In a ruling involving a sports bar whose owners shorted their workers on state withholding taxes – leaving them cursing and stuck with unanticipated bills – the National Labor Relations Board moved to protect workers' Facebook discussions and posts.
It also ordered the bar to restore the two workers it fired to their jobs. And it told employers they could not promulgate and enforce overly broad policies regulating what their workers say on the workers' own Facebook accounts.
At issue in the case, involving the Triple Play Sports Bar in
, and workers Jillian Sanzone and
Vincent Spinella, is whether workers' comments on Facebook are “protected
concerted activity” under labor law. The three-member NLRB panel ruled they
are. Watertown, Conn.
The case is important because workers increasingly use Facebook and other social media to communicate about working conditions, as well as to organize. If employers can censor Facebook, blogs and the like, and retaliate against workers for their comments, then workers' rights are chilled, the NLRB panel decided.
In this case, Sanzone, Spinella and other workers found out almost four years ago the bar shorted the withholding, when they wound up with big state tax liabilities. They raised the issue with management, but also on the social medium. They were, understandably, upset.
Former worker Jamie LaFrance started the dialogue on his Facebook page in January 2011, saying that as a result of Triple Play's withholding errors, he owed hundreds of dollars in state taxes. “I owe too. Such an asshole,” Sanzone replied.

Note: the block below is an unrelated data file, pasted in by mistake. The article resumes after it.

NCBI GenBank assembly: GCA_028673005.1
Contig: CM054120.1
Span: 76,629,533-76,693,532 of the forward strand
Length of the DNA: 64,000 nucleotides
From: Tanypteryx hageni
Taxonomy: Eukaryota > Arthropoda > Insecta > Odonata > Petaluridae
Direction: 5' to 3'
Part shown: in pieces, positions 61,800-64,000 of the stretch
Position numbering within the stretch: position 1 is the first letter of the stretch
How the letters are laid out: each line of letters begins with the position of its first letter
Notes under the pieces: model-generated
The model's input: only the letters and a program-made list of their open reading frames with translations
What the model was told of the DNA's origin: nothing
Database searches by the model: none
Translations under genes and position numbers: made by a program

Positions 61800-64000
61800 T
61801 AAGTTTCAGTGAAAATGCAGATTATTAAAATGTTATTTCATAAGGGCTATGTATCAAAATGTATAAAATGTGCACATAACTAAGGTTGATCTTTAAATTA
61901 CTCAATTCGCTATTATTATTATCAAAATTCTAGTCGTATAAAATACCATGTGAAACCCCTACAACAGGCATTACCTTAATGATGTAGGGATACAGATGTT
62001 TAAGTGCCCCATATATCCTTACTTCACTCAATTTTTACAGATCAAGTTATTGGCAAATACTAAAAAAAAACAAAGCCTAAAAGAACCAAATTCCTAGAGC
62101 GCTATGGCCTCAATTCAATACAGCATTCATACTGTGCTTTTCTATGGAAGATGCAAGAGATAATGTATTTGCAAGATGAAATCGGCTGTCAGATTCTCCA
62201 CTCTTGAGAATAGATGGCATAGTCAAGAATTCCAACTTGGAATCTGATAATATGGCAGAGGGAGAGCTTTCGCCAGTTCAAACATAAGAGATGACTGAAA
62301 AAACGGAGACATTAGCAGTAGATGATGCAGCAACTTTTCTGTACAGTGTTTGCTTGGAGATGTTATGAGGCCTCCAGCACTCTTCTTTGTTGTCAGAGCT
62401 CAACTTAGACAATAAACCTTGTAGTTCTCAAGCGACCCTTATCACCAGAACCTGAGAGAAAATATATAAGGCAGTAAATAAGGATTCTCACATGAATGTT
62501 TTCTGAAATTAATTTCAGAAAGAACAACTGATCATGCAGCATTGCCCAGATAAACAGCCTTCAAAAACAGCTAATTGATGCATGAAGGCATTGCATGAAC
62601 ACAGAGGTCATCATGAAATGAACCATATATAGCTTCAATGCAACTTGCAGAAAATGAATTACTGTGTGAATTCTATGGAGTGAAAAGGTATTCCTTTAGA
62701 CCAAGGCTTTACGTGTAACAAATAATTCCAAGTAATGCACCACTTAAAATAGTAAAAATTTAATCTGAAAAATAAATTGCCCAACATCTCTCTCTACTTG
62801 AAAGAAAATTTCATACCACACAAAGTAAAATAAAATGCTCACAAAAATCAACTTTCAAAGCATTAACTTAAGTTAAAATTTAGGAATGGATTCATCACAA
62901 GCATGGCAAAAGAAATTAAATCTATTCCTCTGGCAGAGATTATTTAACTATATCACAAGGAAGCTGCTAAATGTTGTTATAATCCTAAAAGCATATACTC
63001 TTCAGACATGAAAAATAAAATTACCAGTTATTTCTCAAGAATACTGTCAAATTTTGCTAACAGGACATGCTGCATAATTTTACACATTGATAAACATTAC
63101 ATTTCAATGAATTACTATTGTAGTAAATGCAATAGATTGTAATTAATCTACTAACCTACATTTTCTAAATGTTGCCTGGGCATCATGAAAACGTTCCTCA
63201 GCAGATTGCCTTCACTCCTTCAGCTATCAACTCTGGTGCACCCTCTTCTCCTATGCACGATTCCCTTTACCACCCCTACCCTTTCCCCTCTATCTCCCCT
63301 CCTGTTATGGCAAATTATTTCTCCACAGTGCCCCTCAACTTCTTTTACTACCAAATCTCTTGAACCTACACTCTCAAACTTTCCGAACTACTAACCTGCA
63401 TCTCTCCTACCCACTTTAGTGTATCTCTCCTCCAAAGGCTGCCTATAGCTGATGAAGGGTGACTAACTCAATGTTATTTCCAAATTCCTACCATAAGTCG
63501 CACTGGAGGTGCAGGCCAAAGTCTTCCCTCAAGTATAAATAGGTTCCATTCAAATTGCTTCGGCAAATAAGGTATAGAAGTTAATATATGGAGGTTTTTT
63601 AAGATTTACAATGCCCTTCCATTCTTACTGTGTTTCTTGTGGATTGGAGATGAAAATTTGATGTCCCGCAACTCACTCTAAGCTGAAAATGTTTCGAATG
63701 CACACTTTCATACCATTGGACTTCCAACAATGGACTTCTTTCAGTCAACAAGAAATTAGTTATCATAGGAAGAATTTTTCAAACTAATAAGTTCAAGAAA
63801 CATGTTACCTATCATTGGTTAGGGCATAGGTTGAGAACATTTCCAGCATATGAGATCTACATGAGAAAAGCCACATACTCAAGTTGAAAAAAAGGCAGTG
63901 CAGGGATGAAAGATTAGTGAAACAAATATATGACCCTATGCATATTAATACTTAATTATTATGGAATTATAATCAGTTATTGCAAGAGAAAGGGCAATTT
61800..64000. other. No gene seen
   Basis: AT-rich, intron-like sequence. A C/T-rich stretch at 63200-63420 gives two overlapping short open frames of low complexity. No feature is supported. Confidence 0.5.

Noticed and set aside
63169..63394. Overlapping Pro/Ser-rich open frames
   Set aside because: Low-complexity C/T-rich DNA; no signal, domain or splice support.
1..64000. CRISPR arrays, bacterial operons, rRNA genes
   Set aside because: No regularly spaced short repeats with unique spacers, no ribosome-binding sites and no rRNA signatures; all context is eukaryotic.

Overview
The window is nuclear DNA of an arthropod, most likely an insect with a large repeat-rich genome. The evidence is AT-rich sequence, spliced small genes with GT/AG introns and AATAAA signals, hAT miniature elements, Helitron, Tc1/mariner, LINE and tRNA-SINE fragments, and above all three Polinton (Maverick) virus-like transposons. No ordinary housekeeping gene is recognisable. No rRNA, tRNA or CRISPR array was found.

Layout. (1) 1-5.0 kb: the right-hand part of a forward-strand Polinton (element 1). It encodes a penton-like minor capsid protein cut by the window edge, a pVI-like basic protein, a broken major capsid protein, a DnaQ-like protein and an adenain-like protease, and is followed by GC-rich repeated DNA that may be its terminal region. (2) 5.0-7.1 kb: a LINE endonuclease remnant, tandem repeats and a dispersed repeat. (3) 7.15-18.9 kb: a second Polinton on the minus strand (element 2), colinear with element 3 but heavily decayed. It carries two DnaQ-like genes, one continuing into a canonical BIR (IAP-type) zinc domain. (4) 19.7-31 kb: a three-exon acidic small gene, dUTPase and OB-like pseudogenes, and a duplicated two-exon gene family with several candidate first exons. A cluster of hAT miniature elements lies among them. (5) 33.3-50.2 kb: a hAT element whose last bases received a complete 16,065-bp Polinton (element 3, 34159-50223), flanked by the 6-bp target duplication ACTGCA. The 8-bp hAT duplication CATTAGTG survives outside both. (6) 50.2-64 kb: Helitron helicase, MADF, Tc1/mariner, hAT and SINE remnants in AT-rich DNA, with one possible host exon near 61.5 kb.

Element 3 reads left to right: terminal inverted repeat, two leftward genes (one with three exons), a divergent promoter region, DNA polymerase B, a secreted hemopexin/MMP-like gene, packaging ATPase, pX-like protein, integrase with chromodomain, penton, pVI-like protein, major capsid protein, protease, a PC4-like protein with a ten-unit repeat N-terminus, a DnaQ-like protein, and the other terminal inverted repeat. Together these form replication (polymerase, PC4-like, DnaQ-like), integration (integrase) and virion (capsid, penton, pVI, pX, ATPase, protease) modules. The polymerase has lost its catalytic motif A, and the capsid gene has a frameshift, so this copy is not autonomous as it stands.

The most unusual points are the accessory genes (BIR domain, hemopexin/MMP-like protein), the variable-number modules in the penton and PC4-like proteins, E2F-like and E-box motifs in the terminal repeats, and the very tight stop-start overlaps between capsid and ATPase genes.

Spinella “liked” LaFrance’s update. “Maybe someone should do the owners of Triple Play a favor and buy it from them. They can’t even do the tax paperwork correctly!!! Now I OWE money...Wtf!!!!” he said. Later posts were similar. All the workers are non-union.
The postings leaked to management. Owner Ralph DelBuono called Sanzone and Spinella into his office, gave them “a complete and unwelcome surprise” by revealing knowledge of the postings, and fired them. He also told Spinella the bar might pursue him legally.
The agency's administrative law judge found the workers engaged in “protected concerted activity” by discussing worksite problems on Facebook, that threatening legal action breaks labor law and that the employee handbook's ban on comments about the bar on social media was too broad.
The Triple Play Sports Bar said that “when Internet blogging, chat room discussions, e-mail, text messages, or other forms of communication extend to...inappropriate discussions about the company, management, and/or co-workers, the employee may be violating the law and is subject to disciplinary action, up to and including termination.”
The NLRB ordered the bar to rehire the two with backpay – including taxes – to withdraw the legal threat and other discipline and to remove the handbook sections restricting Facebook activity.
> The article above was written by Mark Gruenberg of the Press Associates Union News Service. It is reprinted from the WorkdayMinnesota website.